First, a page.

This arrangement has gone on for at least two decades, and it’s clear evidence CUB has “fed at the utility trough just like the rest of them,” according to one Springfield advocate for the elderly who has frequently locked horns with ComEd.

Increasingly, CUB has been out of step with other advocacy groups who’ve been highly critical of ComEd. For much of the past year, CUB has stayed largely silent about the utility’s high-profile corruption scandal — even after ComEd first disclosed it was under federal investigation in July 2019. More recently, the group has been slower than others to enter the legal arena to help consumers claw back the company’s ill-gotten gains.

Kolata does not believe CUB’s independence is compromised, pointing to its opposition to the utility on five pieces of legislation since 2011 and a string of rate cases before ComEd’s state regulators.

“I think our track record speaks for itself, and most of the time we are fighting with ComEd,” Kolata said. “But there are circumstances when it turns out that it’s in the best interests of consumers to work out a deal.”

McClain invitation
In 2017, ComEd celebrated the passage of a major Springfield bill it had backed and marked the retirement of its most influential lobbyist, Michael McClain. He’s since emerged as a key figure in the federal corruption probe into ComEd. Courtesy

How utility money was funneled to a utility watchdog

Democrat Pat Quinn, who would later serve as Illinois governor, helped found CUB through a petition drive in 1982. After a series of rate hikes by ComEd, Chicago and more than 100 other communities voted to form the group in a series of advisory referenda. By 1983, state lawmakers formally created the organization through a state law called the Citizens Utility Board Act.

The legislature defined CUB as a “nonprofit public body” whose purpose was to “represent and protect the interests of the residential utility consumers of this state.” CUB recruits paying members from the general public via solicitations that go out in state mailings.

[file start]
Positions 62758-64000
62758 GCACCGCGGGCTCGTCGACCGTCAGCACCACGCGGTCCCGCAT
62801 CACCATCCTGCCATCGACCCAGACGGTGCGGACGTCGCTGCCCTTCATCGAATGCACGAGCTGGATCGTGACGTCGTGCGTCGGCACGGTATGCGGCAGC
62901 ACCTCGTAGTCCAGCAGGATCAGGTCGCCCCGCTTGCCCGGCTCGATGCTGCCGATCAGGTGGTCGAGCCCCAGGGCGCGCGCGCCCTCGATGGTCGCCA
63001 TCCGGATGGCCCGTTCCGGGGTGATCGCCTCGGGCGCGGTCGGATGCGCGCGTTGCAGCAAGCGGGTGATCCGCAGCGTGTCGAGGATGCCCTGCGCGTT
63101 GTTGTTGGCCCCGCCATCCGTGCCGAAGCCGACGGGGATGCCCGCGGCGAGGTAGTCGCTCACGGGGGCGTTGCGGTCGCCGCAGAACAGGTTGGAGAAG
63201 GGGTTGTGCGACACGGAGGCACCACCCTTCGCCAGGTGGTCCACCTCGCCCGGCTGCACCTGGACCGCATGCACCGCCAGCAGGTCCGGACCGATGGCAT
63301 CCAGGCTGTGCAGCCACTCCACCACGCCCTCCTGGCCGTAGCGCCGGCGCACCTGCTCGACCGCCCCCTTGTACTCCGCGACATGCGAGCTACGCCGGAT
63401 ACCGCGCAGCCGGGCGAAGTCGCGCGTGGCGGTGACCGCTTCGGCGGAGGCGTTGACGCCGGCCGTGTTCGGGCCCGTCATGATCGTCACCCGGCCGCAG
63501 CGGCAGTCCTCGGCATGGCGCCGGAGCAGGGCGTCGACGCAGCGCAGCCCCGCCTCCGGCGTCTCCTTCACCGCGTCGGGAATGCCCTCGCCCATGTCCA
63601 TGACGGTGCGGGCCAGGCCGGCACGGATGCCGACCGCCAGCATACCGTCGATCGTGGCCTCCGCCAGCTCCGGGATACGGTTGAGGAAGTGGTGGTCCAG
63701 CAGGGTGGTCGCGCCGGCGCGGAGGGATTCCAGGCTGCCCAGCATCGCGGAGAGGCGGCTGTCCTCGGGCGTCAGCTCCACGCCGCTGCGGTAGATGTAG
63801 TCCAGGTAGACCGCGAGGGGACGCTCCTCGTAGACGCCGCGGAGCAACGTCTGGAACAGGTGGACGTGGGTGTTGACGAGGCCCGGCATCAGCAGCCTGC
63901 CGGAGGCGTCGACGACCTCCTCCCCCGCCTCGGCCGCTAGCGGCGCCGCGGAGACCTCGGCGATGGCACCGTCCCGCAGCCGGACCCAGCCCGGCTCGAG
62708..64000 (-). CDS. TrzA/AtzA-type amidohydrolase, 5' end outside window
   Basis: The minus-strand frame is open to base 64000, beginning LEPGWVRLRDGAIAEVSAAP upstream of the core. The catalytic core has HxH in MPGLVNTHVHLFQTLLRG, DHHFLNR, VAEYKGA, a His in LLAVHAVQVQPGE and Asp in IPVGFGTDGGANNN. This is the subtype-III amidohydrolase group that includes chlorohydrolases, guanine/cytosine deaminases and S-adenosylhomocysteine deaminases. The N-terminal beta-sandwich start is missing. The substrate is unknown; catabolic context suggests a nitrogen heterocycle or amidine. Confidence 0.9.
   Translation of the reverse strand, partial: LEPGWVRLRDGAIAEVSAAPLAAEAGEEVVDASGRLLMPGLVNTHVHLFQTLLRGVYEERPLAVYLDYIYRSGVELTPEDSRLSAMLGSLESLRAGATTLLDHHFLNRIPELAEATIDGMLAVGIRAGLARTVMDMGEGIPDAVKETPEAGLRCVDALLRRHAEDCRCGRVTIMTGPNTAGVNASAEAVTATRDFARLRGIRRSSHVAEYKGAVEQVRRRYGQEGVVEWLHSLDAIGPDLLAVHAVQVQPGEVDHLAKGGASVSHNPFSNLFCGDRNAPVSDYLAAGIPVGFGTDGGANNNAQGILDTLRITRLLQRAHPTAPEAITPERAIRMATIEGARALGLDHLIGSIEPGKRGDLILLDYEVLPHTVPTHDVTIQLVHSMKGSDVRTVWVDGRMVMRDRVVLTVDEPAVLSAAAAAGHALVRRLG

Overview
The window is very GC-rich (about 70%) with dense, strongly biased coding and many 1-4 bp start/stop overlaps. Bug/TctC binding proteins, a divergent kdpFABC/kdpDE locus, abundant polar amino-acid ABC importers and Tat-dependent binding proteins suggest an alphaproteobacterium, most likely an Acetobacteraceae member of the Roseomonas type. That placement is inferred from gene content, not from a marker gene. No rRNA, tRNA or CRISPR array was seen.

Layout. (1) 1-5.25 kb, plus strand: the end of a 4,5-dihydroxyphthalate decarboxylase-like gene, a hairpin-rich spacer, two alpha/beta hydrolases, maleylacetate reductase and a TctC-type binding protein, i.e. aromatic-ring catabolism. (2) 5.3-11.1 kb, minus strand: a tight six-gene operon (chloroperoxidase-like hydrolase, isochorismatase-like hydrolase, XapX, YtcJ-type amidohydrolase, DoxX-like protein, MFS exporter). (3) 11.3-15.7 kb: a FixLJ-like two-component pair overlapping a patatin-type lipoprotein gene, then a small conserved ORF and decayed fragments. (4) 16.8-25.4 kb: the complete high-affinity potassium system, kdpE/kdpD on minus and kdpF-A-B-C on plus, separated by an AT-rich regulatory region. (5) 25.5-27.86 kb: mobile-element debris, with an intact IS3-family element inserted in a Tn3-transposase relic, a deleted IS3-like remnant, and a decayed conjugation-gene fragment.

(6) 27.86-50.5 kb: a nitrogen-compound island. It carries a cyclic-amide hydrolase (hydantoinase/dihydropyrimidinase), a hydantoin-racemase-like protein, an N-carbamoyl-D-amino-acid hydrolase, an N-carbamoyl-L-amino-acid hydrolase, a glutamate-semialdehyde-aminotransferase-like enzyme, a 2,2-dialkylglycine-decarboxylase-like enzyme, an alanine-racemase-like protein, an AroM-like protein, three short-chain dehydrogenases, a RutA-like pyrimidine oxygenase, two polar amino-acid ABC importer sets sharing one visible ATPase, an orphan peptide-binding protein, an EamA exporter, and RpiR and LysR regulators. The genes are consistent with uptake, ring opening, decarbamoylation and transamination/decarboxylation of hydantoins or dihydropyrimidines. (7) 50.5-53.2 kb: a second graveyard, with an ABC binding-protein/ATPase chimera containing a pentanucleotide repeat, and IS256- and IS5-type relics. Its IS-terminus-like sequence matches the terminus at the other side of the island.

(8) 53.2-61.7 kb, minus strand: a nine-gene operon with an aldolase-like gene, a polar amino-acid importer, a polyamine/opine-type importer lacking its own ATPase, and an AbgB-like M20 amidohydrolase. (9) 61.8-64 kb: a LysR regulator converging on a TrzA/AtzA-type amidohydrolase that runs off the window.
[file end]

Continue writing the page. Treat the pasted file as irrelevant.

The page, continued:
The organization’s founding law explicitly states that CUB “may not accept gifts, loans or other aid from any public utility.” The statute also bars anyone from giving CUB gifts or money “if the offer or gift influences, or is intended to influence” the organization. Violations carry fines of up to $1,000 and imprisonment for up to six months.

But beginning in 2000, through an act of the state legislature one year earlier, a pathway was established for CUB to begin getting money indirectly from utility companies. Since then, WBEZ found the organization received at least $11.55 million in funding that originated mostly from ComEd.

As part of a 1999 law, ComEd pledged a $225 million endowment to create a not-for-profit known as the Illinois Clean Energy Community Foundation. Written into the law establishing the foundation was a requirement that it grant CUB $7 million over seven years.

In 2011, state lawmakers approved another big piece of legislation sought by ComEd that eventually authorized the company to update electricity meters across its system. The so-called “smart grid” law also abolished a process by which ComEd had to justify rate hikes each year to state utility regulators. The new system codified a process called “formula rates” that weakened the Illinois Commerce Commission’s oversight of utility rates and essentially guaranteed ComEd would always turn a profit.

CUB went on record opposing the smart-grid legislation. Quinn vetoed the bill, but state lawmakers overrode it later in the year.

“We worked with the governor on trying to uphold the veto, and ultimately it wasn’t successful,” Kolata said.

It was a law cited by federal prosecutors in their settlement agreement with ComEd because it was shaped at the same time ComEd carried out its Springfield lobbying scheme.